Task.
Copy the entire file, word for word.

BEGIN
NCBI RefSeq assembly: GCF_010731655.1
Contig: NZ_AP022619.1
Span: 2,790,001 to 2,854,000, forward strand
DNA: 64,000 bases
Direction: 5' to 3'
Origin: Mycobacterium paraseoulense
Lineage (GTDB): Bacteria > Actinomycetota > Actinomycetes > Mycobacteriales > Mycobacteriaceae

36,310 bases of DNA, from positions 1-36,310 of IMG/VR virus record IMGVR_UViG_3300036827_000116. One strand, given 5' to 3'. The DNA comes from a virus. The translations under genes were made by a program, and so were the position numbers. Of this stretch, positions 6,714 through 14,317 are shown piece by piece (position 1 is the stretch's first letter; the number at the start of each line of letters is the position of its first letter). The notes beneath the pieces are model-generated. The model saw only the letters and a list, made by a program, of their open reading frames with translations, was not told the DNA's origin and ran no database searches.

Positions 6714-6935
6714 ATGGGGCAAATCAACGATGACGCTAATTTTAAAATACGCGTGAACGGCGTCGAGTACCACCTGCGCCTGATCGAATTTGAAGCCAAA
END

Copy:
NCBI RefSeq assembly: GCF_010731655.1
Contig: NZ_AP022619.1
Span: 2,790,001 to 2,854,000, forward strand
DNA: 64,000 bases
Direction: 5' to 3'
Origin: Mycobacterium paraseoulense
Lineage (GTDB): Bacteria > Actinomycetota > Actinomycetes > Mycobacteriales > Mycobacteriaceae

36,310 bases of DNA, from positions 1-36,310 of IMG/VR virus record IMGVR_UViG_3300036827_000116. One strand, given 5' to 3'. The DNA comes from a virus. The translations under genes were made by a program, and so were the position numbers. Of this stretch, positions 6,714 through 14,317 are shown piece by piece (position 1 is the stretch's first letter; the number at the start of each line of letters is the position of its first letter). The notes beneath the pieces are model-generated. The model saw only the letters and a list, made by a program, of their open reading frames with translations, was not told the DNA's origin and ran no database searches.

Positions 6714-6935
6714 ATGGGGCAAATCAACGATGACGCTAATTTTAAAATACGCGTGAACGGCGTCGAGTACCACCTGCGCCTGATCGAATTTGAAGCCAAA